Women's activist group UltraViolet is targeting prospective students at several colleges and universities with online advertisements warning them the schools have a "rape problem."
UltraViolet is going after Occidental College in Los Angeles, the University of Michigan, Florida State University, Harvard University, the University of California-Berkeley and Dartmouth College, each of which is currently under a federal investigation into how the schools handle sexual assault cases.
The group is also going after Brandeis University in Massachusetts and American University in Washington, D.C., both struggling to quell controversies around sexual violence. American is not under investigation, but a series of leaked emails from an underground fraternity joking about rape brought back to light a 2011 decision by the administration to not sign off on a grant from the Department of Justice to help reduce sexual violence on campus.
Online ads from UltraViolet will appear in search results if it appears a user may be applying to a school, on mobile ads when people are at locations near the campuses, and on Facebook based on aggregate data that suggests a person is considering attending one of the colleges targeted.
UltraViolet is focusing on prospective students right now because it's admissions season. One measure for college rankings is a school's "yield" -- the percent of accepted students who commit to attending. Many of the schools included in the campaign typically do well in this ranking.
UltraViolet plans to spend "tens of thousands of dollars" in the coming months on a campaign around college sexual assault, according to an email sent out by the group.
UltraViolet Organizing Director Karin Roland told The Huffington Post it's important to raise this issue to prospective students because the information is difficult to find. The group also wants "college administrations to know the era of sweeping stuff under the rug is over," she said.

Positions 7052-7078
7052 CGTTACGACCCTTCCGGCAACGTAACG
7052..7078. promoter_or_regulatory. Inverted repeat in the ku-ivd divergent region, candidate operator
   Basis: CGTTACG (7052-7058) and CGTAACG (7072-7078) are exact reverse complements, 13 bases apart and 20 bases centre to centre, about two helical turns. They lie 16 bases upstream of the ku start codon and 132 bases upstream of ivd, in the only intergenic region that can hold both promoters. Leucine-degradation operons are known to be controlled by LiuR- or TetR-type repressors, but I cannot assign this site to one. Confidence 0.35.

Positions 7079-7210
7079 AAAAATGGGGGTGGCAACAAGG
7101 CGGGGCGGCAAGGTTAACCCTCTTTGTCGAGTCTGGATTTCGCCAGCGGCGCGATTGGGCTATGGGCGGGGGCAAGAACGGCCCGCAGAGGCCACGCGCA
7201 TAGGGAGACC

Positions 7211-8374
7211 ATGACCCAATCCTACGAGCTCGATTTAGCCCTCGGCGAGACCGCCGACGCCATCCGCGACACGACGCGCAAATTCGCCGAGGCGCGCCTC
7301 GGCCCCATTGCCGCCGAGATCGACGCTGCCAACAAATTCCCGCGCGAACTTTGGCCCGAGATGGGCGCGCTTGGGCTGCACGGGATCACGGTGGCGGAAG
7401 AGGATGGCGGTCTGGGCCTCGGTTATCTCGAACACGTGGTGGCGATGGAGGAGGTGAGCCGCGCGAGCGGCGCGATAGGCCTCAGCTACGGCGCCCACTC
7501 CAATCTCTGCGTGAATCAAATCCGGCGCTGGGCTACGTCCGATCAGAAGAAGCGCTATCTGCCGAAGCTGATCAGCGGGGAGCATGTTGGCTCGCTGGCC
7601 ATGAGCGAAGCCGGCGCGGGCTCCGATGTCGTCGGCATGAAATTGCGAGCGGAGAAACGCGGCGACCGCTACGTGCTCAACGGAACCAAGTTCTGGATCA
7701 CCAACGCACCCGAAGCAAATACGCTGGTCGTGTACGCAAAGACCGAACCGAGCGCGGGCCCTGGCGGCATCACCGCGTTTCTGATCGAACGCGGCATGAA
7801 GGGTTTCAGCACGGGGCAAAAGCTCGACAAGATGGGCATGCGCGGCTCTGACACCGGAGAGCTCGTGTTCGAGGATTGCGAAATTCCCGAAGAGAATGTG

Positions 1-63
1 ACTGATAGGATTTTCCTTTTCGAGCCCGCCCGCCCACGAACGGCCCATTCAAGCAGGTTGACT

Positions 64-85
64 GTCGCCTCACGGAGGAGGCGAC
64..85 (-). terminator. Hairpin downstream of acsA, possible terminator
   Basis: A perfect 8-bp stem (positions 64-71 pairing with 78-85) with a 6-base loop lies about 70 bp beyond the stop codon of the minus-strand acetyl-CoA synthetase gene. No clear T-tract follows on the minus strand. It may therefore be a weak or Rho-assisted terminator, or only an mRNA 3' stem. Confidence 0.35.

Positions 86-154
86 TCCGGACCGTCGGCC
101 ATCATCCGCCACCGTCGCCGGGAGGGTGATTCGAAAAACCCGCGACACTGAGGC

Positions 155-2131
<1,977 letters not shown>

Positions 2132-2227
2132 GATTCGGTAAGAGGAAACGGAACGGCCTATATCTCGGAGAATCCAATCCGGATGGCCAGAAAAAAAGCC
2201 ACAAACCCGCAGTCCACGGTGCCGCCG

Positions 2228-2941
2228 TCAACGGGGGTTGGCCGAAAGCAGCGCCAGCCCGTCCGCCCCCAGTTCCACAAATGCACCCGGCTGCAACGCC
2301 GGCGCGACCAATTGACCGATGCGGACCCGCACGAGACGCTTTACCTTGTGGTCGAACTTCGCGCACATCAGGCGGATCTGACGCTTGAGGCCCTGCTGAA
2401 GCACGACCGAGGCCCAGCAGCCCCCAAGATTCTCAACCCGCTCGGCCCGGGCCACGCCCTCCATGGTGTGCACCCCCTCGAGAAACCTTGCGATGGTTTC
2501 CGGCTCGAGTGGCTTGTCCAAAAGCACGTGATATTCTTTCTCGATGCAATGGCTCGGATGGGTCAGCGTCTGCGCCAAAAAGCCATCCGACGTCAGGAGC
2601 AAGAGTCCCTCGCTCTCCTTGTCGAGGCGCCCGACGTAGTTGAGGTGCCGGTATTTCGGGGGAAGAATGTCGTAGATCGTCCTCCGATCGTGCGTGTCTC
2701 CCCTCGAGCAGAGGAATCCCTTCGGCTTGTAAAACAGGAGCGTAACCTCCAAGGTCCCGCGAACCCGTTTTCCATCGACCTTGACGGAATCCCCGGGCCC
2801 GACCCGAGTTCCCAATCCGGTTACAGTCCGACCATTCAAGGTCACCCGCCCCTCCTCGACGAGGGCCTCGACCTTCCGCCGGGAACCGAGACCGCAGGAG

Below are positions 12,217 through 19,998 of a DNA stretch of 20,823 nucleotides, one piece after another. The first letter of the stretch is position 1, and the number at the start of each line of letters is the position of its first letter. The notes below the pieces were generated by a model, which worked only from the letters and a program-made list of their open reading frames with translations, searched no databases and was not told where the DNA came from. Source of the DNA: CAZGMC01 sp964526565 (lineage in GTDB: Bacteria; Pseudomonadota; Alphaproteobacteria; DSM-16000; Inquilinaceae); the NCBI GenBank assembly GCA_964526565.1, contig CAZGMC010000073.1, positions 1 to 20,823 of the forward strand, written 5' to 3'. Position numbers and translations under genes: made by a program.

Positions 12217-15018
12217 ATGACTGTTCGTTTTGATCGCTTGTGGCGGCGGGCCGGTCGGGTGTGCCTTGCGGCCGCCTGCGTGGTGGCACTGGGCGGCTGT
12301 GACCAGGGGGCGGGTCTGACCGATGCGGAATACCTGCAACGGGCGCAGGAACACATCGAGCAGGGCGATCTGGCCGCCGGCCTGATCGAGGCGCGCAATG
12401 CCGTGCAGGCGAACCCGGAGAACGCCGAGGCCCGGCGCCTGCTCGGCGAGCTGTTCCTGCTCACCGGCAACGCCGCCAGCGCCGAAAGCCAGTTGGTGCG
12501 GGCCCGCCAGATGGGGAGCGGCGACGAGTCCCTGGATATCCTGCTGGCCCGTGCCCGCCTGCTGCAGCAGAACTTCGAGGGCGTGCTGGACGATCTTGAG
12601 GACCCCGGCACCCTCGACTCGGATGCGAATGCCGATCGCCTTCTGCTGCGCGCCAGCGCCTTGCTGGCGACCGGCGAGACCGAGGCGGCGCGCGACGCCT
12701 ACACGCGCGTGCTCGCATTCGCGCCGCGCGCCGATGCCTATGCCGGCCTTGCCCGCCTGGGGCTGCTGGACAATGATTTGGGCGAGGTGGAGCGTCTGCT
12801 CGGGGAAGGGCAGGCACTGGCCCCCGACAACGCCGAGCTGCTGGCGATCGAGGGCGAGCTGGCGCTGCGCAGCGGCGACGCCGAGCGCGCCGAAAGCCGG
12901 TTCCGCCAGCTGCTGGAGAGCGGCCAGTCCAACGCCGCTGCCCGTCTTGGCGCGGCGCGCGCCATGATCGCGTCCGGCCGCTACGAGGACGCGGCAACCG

"This is one more way to put these administrations on notice that they have to deal with these problems," Roland said, "and they can't keep ignoring them because they're not going away."
UltraViolet wants schools to do four things: make expulsion the punishment for rapists, provide consent education for all students, make resources available on campus to allow survivors to press charges, and make it so students can change their class schedules and housing to avoid reported abusers.
The activist group is also petitioning the Princeton Review to start asking students for their opinion on how well colleges handle sexual violence for the publication's annual ranking.
"Occidental and UltraViolet share a common goal: to ensure the safety of all students," said Ruth Jones, Occidental's Title IX coordinator, in a statement to HuffPost. "Oxy already has taken a number of steps and is committed to spending more time, energy and resources in its effort to fight sexual misconduct, report it accurately, and support survivors. We encourage prospective students, parents and alumni to contact us to learn more about what we're doing."
A Brandeis spokesperson referred to a statement issued Wednesday, which details the university's efforts on the issue and declares: "Sexual violence is an injustice we at Brandeis will not tolerate."
University of Michigan spokesperson Rick Fitzgerald called the campaign "unfortunate," and said the university "meets or exceeds nearly all of the recommendations" announced Tuesday by the White House Task Force on college sexual assault.
Representatives from the other targeted schools did not immediately respond to requests for comment.
UPDATE: 11:20 p.m. -- Dartmouth spokesman Justin Anderson called the ads from UltraViolet "unfortunate" for failing to "acknowledge the actions Dartmouth is taking, most notably our comprehensive policy proposal to take effect in June that makes expulsion mandatory in the most egregious cases of sexual assault." In addition, Dartmouth said it would launch its own online ads:
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